Building Partnership among the Schools, Parents and Communities in Changing Educational Trends: A Policy Analysis from the Bangladeshi Perspective

Bangladesh Education Article
Bangladesh Education Article
Written by Roy


Abstract: The relationship between schools and parents are changing very fast along with the fast changing interaction between teachers and parents likely the link among schools with other civil organization. We have now more pressure (to minimize the gap) from the multilateral organizations which act as media of policy transfer such as World Bank.  From any country’s perspective it is always difficult to handle such fast track changes and tougher for a developing country like Bangladesh. However it is impossible to deny these new policies as many of them have become successful for several developing and developed countries. On the contrary any new policy needs to be contextualised first to implement in any new space which needs lots of research that we lack. In the present modern era, building partnership has become a true example of policy initiatives and Bangladesh has taken this with importance, although the question remains how to contextualise this? Who would take the lead of policy borrowing or policy transfer? How to balance this new policy with the existing policies and practices? This article has tried to put some light on some of these issues which may lead some in-depth research on policy transfer, policy borrowing, and policy re-contextualisation. The argument is structured here based on the example of an emerging policy initiative of partnership building among parents and communities for improvement.

Bangladesh is well appreciated by different national and international bodies for her successful work of creating access for children and rewarded a new mission. This is about quality education and Bangladeshi think tanks are now putting pressure on schools and trainers about school effectiveness and school improvement for quality education (Education watch report, 2008). It is well recognised that, with very few resources and a huge population it is difficult for the Bangladeshi education system to make improvements, which is why Bangladesh is now very keen to utilize its own resources for quality education concept. Therefore from the recent past Bangladesh has become very welcoming towards innovative concepts and policies which focus more on embodied resource utilization then putting in extra money for any new initiatives. For example, this may be experimenting with different leadership styles in school, creating partnerships within schools, parents and communities to make school more effective and improved. Bangladesh has welcomed the new policy of working more collaboratively with parents and communities for quality improvement which is named as partnership building among schools, parents and communities because of its modernity and wide utilization around the world for quality improvement. For developed countries, the concept of parents as consumers has changed and more focus is put on partnership building with parents. For example, this has been the case for England and Wales since 1997 (Busher and Harris, 2000). Bangladesh has fast-tracked the policy of partnership building to utilize parents for children’s literacy and school infrastructure development. This initiative has seen more from the NGO (Non-governmental organization) run schools then Government run schools. The reasons are various, for example, in NGO run schools the implementation of new policies is easier due to their flexible leadership style and lack of bureaucracy compared to the government run schools. Another reason could be that policy transfer, or policy borrowing, is easier for the NGO run schools as they work with a lot of multilateral agencies, (Jones, 1998) for example the World Bank, which are considered a good media of policy transfer.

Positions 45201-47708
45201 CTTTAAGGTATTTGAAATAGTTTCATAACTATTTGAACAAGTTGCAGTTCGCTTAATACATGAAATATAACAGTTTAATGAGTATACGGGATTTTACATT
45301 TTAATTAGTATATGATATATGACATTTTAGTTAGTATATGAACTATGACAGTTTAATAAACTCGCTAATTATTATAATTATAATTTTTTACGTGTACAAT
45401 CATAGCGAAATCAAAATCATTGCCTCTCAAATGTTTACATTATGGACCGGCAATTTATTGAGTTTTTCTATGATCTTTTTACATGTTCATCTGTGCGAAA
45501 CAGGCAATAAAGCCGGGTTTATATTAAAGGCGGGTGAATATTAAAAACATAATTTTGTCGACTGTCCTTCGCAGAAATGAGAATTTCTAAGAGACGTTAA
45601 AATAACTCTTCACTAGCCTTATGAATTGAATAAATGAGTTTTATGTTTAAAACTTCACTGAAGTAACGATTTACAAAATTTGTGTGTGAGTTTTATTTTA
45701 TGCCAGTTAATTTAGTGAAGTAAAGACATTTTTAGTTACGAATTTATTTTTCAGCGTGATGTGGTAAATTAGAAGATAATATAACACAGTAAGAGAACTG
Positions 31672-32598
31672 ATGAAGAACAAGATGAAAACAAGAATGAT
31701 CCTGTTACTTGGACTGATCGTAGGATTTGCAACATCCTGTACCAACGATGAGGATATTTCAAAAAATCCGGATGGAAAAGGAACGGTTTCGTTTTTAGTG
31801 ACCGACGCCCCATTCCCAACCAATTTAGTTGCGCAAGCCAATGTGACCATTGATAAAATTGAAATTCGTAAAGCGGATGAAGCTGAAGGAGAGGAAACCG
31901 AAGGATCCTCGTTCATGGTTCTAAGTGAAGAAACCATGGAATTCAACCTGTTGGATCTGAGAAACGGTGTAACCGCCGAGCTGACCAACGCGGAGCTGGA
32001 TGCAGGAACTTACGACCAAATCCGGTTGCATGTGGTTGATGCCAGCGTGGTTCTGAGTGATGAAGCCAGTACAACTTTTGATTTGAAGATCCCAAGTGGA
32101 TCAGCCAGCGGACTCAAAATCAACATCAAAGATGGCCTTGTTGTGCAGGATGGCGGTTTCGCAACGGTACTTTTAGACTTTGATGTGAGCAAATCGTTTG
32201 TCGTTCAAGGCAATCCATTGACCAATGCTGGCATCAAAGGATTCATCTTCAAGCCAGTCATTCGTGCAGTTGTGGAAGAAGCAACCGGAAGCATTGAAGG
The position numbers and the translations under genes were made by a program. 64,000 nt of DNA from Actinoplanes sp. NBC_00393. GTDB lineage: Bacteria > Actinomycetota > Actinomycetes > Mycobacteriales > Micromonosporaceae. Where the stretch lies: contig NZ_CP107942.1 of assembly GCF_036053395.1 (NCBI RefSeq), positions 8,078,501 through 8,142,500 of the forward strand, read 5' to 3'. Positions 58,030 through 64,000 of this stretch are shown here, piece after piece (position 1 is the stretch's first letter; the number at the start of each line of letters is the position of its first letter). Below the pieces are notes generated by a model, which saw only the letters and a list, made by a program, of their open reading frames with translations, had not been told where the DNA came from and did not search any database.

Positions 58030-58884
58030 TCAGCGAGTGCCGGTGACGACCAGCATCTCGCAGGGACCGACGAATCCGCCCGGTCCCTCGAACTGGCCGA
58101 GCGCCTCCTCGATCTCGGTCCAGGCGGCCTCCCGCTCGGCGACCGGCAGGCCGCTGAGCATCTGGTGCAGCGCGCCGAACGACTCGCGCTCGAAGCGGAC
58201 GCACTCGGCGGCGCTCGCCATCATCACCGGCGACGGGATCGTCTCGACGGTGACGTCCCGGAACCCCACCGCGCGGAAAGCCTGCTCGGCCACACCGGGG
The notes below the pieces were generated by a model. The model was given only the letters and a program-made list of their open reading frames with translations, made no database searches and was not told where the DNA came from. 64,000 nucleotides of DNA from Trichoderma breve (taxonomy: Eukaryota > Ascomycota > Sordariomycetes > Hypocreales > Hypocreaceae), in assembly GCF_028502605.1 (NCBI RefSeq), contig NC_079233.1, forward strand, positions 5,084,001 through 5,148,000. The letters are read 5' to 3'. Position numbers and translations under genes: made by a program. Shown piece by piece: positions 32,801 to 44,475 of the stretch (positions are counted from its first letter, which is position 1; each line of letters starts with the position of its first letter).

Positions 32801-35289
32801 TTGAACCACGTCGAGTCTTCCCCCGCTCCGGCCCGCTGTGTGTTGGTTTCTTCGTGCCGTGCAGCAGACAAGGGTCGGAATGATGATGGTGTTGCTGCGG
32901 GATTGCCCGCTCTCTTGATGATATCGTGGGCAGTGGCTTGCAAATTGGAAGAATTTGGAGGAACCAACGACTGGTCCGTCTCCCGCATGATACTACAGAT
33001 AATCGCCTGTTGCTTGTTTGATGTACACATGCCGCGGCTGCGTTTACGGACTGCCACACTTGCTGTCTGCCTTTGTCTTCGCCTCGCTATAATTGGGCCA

Based on the above context in this paper we will analyse whether or not this new policy will bring some positive changes and improvements for schools. We will define the terms ‘Policy borrowing’ and ‘Policy transfer’ following the explanation of the concept of partnership building with parents and communities and then we will draw a picture of the present status of partnership building. However, Honing, (2006) argued that policy affects multiple dimensions of social welfare and recent trends in educational policy signal the importance of re-examining what we know about, what gets implemented and what works. Therefore, in this context we will analyse the context and implementation process through the lens of re-contextualisation of new policy before implementation. Finally there will be a short conclusion referring some recommendations on the context of previous analysis for a second thought.